Web Extra: Call Christina conversation about contractor concerns with Ray Robinson

By Christina Vazquez - Reporter

MIAMI - In this Call Christina Conversation web exclusive, real estate and construction attorney Ray Robinson breaks down what you should know before entering into a contract.

"When somebody is considering signing a contract for construction of a home or other building, they need to consider, number one, what is the price and how is that going to be paid throughout the course of the contract. The other thing is, what is the scope of work that the contractor's is actually going to perform, and that should all be well defined in the contract itself.

"The other item that needs to be addressed is what is the quality level that the contractor is going to have to live up to. So those are the three primary concerns.

"And then the fourth concern also is the time in which the project is going to get done. That's essential because in many cases, it has been my experience in thirty-three plus years of handling construction issues that time is one of the major issues and a lot of contracts don't address that. And so we get to a situation where a project that should have taken six months to a year is now taking a year and a half, two years, three years...and since there's no time component there the owner -- it's very difficult for the owner to then really have something in the contract to point to to say, "you should have had this job done by now.

"The other thing that happens during construction projects is disputes or issues over the payment issue. From an owner's standpoint, an owner wants to get certain things from a contractor whenever there's an installment payment being made. One is an affidavit from the contractor, the general contractor with whom they have a contract with. They need to get an affidavit from the contractor that everybody, all of the sub-contractors and suppliers have been paid. Also under Florida law there's something called a 'Notice to Owner.' Those who are, we call them 'sub-contractors' and 'suppliers,' whom the owner doesn't have a relationship with, but they are supplying labor services materials to the job, a 'Notice to Owner' and that kind of implies what the title is and that is a notice to the owner that, 'Hey, we're out here, we don't have a contract with you but we're supplying labor services and materials to your job. And you need to be sure that we get paid when you pay the contractor, otherwise we have a right lien the property.'

"OK, so that's the other thing that the owner needs to be sure to do, and that is to keep track of the notices' to owner, actually make a log of those, and then every time the owner gets ready to pay the contractor and installment payment, be sure that the contractor is getting, not only the contractor is giving a waiver or a release of lien, but he's also getting them form all of his subs and suppliers. Well you're entitled to withhold the payment if you don't get it, and that's what the statute says even though the contract doesn't necessarily say that. But then we go back to the contract and that is--one of the things in the contract is when payments are scheduled to be made in accordance with the contract, then the contract should also specify that those are documents that the contractor has to deliver to the owner in order for the owner to have to make payment.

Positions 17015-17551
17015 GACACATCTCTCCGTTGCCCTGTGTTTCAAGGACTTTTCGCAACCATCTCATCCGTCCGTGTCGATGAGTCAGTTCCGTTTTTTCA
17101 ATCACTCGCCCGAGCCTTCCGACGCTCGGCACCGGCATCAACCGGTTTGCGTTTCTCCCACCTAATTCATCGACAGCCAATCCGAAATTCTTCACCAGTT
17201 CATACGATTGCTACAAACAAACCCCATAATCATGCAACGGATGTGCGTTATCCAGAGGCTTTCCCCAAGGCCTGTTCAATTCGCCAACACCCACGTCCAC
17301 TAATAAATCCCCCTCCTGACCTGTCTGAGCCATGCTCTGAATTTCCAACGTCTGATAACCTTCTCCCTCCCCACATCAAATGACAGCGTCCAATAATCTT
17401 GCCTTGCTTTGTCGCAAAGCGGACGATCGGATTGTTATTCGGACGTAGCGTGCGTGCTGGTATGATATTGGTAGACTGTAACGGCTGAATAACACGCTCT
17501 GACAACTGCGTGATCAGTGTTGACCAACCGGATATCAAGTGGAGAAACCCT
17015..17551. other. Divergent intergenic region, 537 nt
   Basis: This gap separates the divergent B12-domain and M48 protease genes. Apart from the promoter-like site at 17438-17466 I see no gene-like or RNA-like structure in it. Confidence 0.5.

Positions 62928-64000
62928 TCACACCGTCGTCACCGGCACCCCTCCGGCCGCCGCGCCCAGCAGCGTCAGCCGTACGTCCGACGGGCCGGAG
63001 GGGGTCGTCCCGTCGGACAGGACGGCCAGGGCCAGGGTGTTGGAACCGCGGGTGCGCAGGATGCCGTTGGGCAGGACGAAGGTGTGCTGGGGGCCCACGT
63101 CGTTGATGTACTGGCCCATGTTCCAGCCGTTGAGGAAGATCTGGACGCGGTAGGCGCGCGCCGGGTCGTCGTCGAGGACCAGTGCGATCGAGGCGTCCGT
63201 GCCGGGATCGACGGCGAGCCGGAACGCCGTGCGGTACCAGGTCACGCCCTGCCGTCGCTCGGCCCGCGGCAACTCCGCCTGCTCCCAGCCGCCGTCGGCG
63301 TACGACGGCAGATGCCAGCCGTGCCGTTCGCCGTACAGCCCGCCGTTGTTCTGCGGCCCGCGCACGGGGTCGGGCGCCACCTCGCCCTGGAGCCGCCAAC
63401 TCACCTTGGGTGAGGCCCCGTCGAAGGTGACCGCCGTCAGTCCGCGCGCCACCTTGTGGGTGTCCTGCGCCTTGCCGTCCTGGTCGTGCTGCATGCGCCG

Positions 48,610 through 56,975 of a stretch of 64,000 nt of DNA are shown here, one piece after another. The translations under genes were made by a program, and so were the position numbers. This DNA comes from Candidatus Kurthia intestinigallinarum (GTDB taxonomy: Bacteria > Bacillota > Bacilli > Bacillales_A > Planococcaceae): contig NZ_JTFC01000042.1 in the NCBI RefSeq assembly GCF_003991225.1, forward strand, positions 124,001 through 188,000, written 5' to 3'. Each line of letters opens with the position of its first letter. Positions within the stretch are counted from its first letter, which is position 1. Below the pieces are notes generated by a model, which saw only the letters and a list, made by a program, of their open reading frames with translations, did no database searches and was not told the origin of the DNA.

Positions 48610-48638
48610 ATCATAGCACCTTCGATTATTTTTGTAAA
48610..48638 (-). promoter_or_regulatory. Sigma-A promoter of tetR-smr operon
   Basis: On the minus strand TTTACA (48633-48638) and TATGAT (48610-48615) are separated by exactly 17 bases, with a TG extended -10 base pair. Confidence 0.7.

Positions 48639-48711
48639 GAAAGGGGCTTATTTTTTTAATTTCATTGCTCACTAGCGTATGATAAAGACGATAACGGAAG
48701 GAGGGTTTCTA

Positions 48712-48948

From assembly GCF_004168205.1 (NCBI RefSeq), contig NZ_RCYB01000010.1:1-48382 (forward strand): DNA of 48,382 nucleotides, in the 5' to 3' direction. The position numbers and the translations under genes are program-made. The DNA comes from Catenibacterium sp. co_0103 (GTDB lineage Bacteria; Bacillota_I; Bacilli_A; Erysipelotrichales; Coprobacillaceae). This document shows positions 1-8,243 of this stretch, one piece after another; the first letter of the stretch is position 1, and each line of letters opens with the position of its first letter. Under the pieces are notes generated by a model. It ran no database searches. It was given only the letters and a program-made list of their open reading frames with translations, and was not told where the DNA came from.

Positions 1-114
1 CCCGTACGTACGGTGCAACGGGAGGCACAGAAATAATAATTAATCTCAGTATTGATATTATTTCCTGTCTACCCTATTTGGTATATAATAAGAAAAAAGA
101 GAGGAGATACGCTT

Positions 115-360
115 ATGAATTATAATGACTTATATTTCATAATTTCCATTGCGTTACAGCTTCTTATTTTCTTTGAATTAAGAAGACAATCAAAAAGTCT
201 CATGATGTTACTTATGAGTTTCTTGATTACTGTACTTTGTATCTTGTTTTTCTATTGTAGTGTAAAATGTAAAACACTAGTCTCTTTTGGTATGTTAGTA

"So until the contractor delivers those items set forth in the contract, the owner's no obligated to make payment. And it's not just the "notices' to owner" or the waivers or releases of lien's, it could be proof of insurance to be sure the contractor still has his insurance in effect, to be sure. For example, that for the work's that been done, that all that work has been inspected and passed inspection. So you don't get near the end of the job and you find out that a lot of the work that you paid for hasn't been inspected and maybe won't even pass inspection at that point, and now of course you've paid the contractor well over, you know, sum in excess of what the value of the work is in place. And so that is one of the reasons you go back to the contract.

"A couple of other suggestions for owners would be, when you're thinking of hiring a contractor, is to get references, and that is to ask the contractor, not only just for references because obviously the contractor is going to give you references for people that have been happy with his work, but ask the contractor, 'Tell me your last five or six jobs.' Whether you're going to get a reference form them or not, just ask the contractor to provide you with your last five or six jobs, and then you can contact those people and see how satisfied they were."

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